Product of the Week: Lattice Semiconductor's Single-Wire Aggregation IP

September 14, 2020


Product of the Week: Lattice Semiconductor's Single-Wire Aggregation IP

This week's Embedded Computing Design Product of the Week, Lattice Semiconductor's Single-Wire Aggregation IP provides two main advantages to FPGA users: Lower cost and less space.

Lattice Semiconductor’s Single-Wire Aggregation IP provides two main advantages to FPGA users: Lower cost and less space.

Single-Wire Aggregation (SWA) IP allows developers to aggregate up to seven I2C, I2S, GPIO, and/or DisplayPort Auxiliary (DP-AUX) transmission/receive (Tx/Rx) signals into one single-ended connection, reducing the number of physical board-to-board or component-to-component connectors required in a given design. Aggregating multiple signals in a single wire and then deaggregating them on the other end minimizes system size and cost, simplifies PCB signal routing and integrity issues, and eliminates connector hardware that, according to Lattice, is “the single highest contributor to system reliability.”

SWA IP targets Lattice iCE40 UltraPlus FPGAs and uses bi-directional, time-division multiplexing-based (TDM-based) communications to link boards and components. The use of variable-length packets allows the IP to optimize communications bandwidth, and Rx-side parity error detection enables a retransmit characteristic for I2C and GPIO communications. GPIOs can also recognize I2C interrupts thanks to an event-based transmission feature.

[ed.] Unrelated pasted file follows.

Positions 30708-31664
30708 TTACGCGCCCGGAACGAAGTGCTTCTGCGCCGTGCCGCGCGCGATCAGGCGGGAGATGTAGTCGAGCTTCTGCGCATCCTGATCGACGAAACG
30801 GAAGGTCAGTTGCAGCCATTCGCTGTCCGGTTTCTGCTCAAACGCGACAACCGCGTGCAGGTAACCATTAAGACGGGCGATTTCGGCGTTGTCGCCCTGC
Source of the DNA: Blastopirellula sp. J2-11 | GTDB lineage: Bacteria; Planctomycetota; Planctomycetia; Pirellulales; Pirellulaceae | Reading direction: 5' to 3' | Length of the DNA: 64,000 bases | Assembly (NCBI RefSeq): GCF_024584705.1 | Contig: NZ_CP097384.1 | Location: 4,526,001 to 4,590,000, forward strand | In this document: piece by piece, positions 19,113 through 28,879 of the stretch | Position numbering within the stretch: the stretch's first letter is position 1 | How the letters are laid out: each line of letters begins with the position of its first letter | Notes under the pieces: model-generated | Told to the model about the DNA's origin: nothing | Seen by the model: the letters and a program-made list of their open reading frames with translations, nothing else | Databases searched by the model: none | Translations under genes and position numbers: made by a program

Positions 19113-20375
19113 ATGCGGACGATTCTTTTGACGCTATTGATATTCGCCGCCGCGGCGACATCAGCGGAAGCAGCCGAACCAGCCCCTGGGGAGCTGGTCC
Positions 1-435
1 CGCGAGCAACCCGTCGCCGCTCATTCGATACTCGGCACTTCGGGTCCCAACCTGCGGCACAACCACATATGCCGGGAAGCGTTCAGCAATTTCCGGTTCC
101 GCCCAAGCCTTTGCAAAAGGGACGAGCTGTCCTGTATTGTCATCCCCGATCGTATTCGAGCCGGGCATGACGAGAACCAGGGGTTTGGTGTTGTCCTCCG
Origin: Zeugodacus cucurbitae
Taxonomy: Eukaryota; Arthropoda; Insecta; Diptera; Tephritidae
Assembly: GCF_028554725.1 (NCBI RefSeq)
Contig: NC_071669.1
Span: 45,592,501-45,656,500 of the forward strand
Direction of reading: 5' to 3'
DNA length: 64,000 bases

SWA IP supports raw data rates of 7.5 Mbps or higher. I2C packets are carried at 100 kbps, 400 kbps (fast-mode), or 1 Mbps (fast-mode plus). Two I2S data channels are supported, and an optional I2S controller allows I2S Tx devices to generate SCK and WS signals.

A DP-AUX channel supports data payloads of up to 152 bits.

SWA in Action

The SWA requires a pull-up resistor on the order of 200Ω to sustain the link. The iCE40 UltraPlus FPGA’s internal oscillator can be used to generate a 24 to 60 MHz clock for the SWA IP. For designs leveraging I2S communications, an external clock is required.

The diagrams below show an SWA reference design comprised of both a Master and Slave FPGA. In operation, the Master would send a low pulse across the single-wire connection, and wait for an acknowledgement pulse back from the Slave. If I2S communications were being used, the Master would then send an I2S SCK pulse for Slave FPGA clock training.


Users can configure, compile, and generate a bitstream for the SWA IP using Lattice Radiant development environment. Source code is available and expanded parameterization is supported so that development teams with hardware description language (HDL) expertise can customize the IP for their particular use case, for example by combining Lattice SWA bitstreams into their own HDL code.

However, for design teams without HDL experience, Lattice provides pre-configured SWA bitstreams in the following I/O configurations:

  • One I2C Controller, One I2C Peripheral, One I2S, and Eight GPIO Signals
  • One I2C Controller, One I2C Peripheral, Two I2S, and Eight GPIO Signals
  • Six I2C Controllers and Two GPIO Signals
  • One I2C Controller and 12 GPIO Signals
  • Three I2C Controllers, Two I2C Peripherals, and 15 GPIO Signals

Beyond these popular configurations, customers can source other custom bitstream configurations from Lattice free of charge.

Getting Started with SWA IP

Developers interested in using SWA IP to reduce the cost, size, and PCB complexity of their embedded designs, while potentially improving system reliability, can evaluate the technology through the Single-Wire Aggregation Demo/Development Board (part number iCE40UP5K-SWA-EVN). It is available for $249, and is provided with ample documentation, source code, and how to/getting started videos.

With the board, engineers can verify the aggregation of multiple I2c and GPIO signals. I2S signals can be verified using the iCE40 UltraPlus Mobile Development Platform (MDP), and DP-AUX signals can be verified in simulation.

For more information on SWA IP, consult the video overview embedded below or follow the resource links at the bottom of the page.